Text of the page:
Taj Mahal could collapse ‘within five years’

As one of the world’s most iconic buildings, many gap year trips passing through India are not compete without a visit to the Taj Mahal.

However, for potential backpackers eager to see the celebrated UNESCO World Heritage site the clock may well be ticking. According to the Daily Express, India’s most famous landmark is in danger of collapsing within a few years.

The Taj Mahal is built upon a foundation of mahogany posts sunk into wells fed by the Yamuna river. But the river in Agra, north India, is reportedly running dry owing to pollution, deforestation and industrial overuse.

This has allegedly left the foundations fatally weakened through rot, and experts have predicted that the building will subside and ultimately cave in within ‘two to five years’ unless action is taken.

Professor Ram Nath, a historian and one of the world’s leading authorities on the monument, explained: "The river is a constituent of its architectural design and if the river dies, the Taj cannot survive."

The MP for Agra, Ramshankar Katheria, has agreed with the analysis and launched a campaign to save the building. He dramatically claimed: "If the crisis is not tackled on a war-footing, the Taj Mahal will collapse."

The politician has argued that around £71m is needed to construct a dam that will maintain water levels, which have been dropping by 5ft each year.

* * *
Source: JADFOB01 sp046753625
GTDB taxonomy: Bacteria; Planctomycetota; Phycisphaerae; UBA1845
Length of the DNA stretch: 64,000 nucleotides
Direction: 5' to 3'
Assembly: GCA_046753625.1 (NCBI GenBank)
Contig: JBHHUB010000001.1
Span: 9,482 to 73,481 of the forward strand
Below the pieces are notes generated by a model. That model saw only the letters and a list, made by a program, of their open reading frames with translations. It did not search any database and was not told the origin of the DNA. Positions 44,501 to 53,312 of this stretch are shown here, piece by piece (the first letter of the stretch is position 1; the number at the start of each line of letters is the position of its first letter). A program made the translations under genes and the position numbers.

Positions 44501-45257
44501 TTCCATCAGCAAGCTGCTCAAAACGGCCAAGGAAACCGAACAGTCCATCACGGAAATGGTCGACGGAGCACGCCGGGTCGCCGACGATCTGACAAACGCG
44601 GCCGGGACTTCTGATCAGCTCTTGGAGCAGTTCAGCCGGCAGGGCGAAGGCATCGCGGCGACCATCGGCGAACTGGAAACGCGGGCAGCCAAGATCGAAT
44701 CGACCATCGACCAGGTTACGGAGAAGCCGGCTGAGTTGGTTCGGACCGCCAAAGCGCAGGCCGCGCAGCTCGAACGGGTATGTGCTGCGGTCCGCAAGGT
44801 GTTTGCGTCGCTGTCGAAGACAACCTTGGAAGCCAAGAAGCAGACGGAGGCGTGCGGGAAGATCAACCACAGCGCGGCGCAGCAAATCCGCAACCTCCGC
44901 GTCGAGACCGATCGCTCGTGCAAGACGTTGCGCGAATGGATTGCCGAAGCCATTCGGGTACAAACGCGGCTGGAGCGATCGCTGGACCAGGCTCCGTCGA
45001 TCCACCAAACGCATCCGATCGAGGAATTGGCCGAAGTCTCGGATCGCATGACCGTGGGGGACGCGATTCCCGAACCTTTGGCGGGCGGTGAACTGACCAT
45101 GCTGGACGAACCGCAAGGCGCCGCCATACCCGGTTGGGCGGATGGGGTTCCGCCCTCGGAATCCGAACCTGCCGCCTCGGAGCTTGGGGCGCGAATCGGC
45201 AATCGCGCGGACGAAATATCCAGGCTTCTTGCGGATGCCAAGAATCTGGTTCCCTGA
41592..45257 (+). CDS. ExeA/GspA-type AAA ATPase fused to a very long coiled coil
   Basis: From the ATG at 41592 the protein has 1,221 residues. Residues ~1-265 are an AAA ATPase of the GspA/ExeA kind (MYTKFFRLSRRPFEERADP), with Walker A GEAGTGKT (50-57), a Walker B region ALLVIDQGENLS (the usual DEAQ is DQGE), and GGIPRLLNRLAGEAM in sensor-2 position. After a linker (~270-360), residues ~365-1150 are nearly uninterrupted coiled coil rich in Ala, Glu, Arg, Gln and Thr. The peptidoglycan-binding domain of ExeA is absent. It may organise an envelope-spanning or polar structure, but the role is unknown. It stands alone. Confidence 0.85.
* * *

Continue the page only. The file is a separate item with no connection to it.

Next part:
Will the sun soon set on the Taj for the last time?

The Taj Mahal, visited by approximately four million tourists every year, was built by the grieving Emperor Shah Jahan in memory of his wife Mumtaz, who died in childbirth. Its white marble minarets, dome, jewel-inlaid mosaics and classical Persian garden took thousands of craftsmen over 20 years to complete, finally finishing in 1653.

The building has often been the subject of media coverage highlighting damage to the site and questioning its potential to survive. In 1998 the Independent reported that the structure of the building might be "irreparably damaged," and quoted monument officials who recommended that entry to the building should be banned.

The Daily Mail report that in 2007 concerns were raised over pollution (burning fossil fuels and dust) turning the white marble façade an unpleasant shade of yellow. The newspaper stated that environmentalists had suggested treating it with a special mud pack to restore its alabaster shimmer.

But officials haven’t left the iconic site defenceless. It is protected from surrounding development by a 500-metre conservation zone, and visitors must park their cars and buses 2km from the building and take battery-run buses or horse-drawn carriages to reach it.

The building is recognised as a jewel of Islamic vision and an architectural masterpiece. Should it collapse it would be both a cultural and economic tragedy - hundreds of thousands directly or indirectly earn a living from gap year travel and tourism interest.

But the Taj has survived 358 years so far, and with some investment and care may yet outlast us all.

Story and quotes sourced from the Daily Express

Have you visited the Taj Mahal, gappers? Is it worth the hype? What other cultural sites do you rate more highly? Let us know by leaving some comments below.